Rome, Italy September 9, 1943

On this date in 1943 in Italy, the Allies from their strong­holds in North Africa (since November 1942) and Sicily (since July‑August 1943) invaded the boot-shaped Ital­ian main­land at Salerno, some 170 miles south­east of Rome, Italy’s capital, with diver­sionary land­ings at Reggio di Cala­bria (Sep­tem­ber 3, 1943), which lay on the “toe” of the Ital­ian Penin­sula, and Taranto (Sep­tem­ber 9), the Ital­ian naval port and air­fields that lay in the “in­step” of the Ital­ian heel. The Salerno landings came six days following Italy’s secret armis­tice with the Allies on Sicily on Sep­tem­ber 3, 1943 (the armis­tice of Cassibile, or short armis­tice, was pub­licly announced five days later), and the flooding of thou­sands of German troops and equip­ment into Italy the previous month in the wake of Ital­ian fascist dicta­tor Benito Musso­lini’s arrest and impri­son­ment in late July of the same year by forces loyal to King Victor Emman­uel III. In landing on the Ital­ian main­land U.S. forces were returning to the European continent for the first time since 1918.

On the same date, September 9, 1943, six major Italian anti-fascist parties formed the Comi­tato di Libera­zione Nazionale (CLN), or National Libera­tion Com­mit­tee, to orga­nize the country’s uni­fied resis­tance to Nazi Germany’s occu­pa­tion of Italy. To organize and foster cooperation with the Western Allies, the CLN met with repre­sen­ta­tives of Britain’s Special Oper­a­tions Exec­u­tive (SOE), the Amer­i­can Office of Stra­te­gic Ser­vices (OSS), and the mili­tary intel­li­gence ser­vices of both coun­tries, MI9 and MIS‑X, respectively.

From heavily fortified positions the Germans sent out armored patrols to round up Ital­ian Resis­tance fighters and parti­sans (parti­giani in Ital­ian) and to take brutal repri­sals against the local popu­la­tion if any parti­sans or their sym­pa­thizers were found hidden in their villages or towns or were sus­pected of engaging in sab­o­tage or hit-and-run oper­a­tions against German troops and convoys. During the course of the Ital­ian civil war (Septem­ber 1943 to April 1945) the dead included 50,000 mem­bers of the Ital­ian Resis­tance (not all Resist­ance fighters were Italian-born) and on the other side 35,000 troops of Musso­lini’s Nazi puppet state, the Repub­blica Sociale Ital­iana (Italian Social Repub­lic, or simply Salò Repub­lic). In summer 1944 alone, German casual­ties fighting parti­sans amounted to 20,000; the figure included 5,000 killed, 7,000–8,000 missing/­”kidnapped,” and a similar number seriously wounded. Between July 1943 and May 1945 total esti­mated German casual­ties and losses in Sicily and main­land Italy vary from 366,000 to just over 580,000. During the same period 150,000 or more non-com­bat­ants died, many in revenge killings that occurred at the end of hostilities and in their immediate aftermath.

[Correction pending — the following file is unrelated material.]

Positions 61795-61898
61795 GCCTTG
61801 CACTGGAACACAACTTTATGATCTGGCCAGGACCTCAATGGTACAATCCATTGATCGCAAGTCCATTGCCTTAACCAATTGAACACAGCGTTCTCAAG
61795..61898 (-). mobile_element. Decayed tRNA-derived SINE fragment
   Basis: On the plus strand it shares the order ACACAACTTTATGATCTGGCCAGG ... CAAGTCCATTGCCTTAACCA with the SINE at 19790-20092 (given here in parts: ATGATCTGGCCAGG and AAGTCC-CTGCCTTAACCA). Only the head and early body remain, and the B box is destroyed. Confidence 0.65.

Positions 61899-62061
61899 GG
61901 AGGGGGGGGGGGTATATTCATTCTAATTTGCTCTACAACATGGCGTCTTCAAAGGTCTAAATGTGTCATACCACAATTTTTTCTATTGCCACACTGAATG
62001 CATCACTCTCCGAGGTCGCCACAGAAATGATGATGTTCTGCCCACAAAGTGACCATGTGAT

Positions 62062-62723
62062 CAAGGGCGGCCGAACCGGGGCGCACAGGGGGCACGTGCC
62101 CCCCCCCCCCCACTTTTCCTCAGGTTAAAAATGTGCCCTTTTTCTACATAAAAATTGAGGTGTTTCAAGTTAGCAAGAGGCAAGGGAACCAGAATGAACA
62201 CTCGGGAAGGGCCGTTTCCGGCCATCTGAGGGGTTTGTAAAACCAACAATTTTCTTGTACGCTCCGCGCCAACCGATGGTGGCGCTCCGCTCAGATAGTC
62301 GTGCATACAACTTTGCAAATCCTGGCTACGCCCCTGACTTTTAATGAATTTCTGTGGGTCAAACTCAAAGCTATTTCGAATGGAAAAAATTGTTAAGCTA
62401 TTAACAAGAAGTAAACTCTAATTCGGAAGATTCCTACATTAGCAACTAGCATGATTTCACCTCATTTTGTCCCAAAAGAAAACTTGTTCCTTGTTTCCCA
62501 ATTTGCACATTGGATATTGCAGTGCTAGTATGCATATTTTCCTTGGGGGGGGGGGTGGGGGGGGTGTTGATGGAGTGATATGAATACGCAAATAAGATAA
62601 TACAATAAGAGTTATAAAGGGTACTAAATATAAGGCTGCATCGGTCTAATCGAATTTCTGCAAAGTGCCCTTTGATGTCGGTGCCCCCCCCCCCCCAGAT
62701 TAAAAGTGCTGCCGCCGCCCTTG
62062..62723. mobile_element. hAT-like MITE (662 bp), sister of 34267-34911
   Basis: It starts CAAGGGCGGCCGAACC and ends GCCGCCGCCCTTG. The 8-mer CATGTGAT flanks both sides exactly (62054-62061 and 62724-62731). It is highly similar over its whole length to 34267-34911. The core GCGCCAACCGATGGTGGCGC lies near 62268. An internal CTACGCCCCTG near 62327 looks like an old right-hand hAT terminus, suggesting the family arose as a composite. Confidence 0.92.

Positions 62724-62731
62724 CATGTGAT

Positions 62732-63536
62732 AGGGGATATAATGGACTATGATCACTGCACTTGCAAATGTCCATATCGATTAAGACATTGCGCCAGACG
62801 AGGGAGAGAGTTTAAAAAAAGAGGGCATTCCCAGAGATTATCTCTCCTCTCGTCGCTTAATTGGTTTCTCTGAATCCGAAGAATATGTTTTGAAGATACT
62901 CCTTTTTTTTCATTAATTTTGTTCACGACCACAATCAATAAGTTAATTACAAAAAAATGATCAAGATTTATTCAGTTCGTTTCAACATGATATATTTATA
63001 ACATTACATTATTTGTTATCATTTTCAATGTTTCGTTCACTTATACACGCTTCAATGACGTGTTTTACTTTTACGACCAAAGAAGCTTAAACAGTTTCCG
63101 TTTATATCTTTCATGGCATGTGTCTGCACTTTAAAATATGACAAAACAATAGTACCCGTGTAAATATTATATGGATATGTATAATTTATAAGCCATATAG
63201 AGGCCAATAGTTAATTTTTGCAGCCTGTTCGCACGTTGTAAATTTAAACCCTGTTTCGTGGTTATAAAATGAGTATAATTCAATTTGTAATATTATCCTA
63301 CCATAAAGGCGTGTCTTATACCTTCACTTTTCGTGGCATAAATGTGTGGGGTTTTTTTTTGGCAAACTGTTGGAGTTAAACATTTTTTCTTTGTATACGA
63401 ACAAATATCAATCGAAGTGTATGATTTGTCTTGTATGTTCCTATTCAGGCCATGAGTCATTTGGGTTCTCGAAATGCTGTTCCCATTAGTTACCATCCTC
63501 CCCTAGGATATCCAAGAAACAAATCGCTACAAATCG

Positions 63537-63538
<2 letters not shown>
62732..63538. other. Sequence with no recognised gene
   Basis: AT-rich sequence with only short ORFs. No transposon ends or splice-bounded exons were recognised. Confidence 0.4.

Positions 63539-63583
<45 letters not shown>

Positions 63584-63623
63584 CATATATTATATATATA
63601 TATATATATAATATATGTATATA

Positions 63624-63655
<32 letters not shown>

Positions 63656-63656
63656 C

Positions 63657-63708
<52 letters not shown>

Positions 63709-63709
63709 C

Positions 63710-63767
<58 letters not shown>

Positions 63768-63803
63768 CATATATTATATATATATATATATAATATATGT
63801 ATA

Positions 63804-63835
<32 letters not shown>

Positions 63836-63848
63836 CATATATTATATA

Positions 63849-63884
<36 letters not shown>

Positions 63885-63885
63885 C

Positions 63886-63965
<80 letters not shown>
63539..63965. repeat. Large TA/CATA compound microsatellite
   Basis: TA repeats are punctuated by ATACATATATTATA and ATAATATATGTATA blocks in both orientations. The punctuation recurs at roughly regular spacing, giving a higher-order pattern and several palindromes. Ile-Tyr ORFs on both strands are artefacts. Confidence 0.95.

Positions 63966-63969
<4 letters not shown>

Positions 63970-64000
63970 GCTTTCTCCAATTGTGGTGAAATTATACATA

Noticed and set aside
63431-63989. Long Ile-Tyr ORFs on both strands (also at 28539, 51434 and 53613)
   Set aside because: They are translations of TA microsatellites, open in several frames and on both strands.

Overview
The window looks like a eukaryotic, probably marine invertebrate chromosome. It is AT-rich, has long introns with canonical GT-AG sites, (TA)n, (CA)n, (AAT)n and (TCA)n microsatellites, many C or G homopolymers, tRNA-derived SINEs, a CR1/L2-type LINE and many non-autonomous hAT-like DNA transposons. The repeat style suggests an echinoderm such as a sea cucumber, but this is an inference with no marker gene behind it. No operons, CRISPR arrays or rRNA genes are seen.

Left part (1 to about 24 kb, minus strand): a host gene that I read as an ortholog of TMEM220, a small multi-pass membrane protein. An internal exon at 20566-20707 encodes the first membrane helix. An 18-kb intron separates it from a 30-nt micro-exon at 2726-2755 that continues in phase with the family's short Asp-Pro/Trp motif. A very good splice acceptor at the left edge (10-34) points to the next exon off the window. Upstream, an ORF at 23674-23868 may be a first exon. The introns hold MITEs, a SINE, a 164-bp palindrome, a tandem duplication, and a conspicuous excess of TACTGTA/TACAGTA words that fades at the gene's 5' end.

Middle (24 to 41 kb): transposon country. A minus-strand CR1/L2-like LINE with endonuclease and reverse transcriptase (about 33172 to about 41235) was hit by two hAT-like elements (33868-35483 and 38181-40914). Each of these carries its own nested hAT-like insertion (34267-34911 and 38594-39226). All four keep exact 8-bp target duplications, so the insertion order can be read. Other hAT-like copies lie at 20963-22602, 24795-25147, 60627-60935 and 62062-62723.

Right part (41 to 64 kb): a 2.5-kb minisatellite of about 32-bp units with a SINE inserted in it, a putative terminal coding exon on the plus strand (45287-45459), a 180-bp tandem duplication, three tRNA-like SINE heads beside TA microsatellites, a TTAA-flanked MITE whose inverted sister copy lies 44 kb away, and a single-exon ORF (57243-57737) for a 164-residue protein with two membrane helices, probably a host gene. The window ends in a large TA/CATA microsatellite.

On April 19, 1945, the CLN called for an insurrection. In Northern Italy Bologna was attacked by parti­sans on April 19 and liber­ated on April 21 by the Italian Co-Bellig­erent Army, the army of the Italian Royalist forces fighting on the side of the Allies, together with the Polish II Corps under Allied com­mand. Turin and Milan were liber­ated on April 25 through an insur­rec­tion following a general strike that com­menced two days earlier; over 14,000 German and fascist troops were captured in Genoa on April 26–27. Many of the defeated German troops attempted to escape from Italy and some parti­sans units allowed German columns to pass through if they turned over any Italians who were traveling with them. Such was the fate of Benito Mus­solini, who, along with his mis­tress and several fascist big-wigs, was captured and exe­cuted on April 28, their bodies taken to Milan and hung from a girder at a gaso­line sta­tion in city’s Piaz­zale Loreto (see photo essay below). On May 2, three days after the sui­cide of Mus­solini’s Axis partner, Adolf Hitler, in his under­ground Fueher­bunker in the Nazi capi­tal, Berlin, German occu­pa­tion forces in Italy offi­cially capit­u­lated to the Allies. Some die-hard fascists attempted to con­tinue fighting, but they were quickly suppressed by Italian partisans and Allied forces.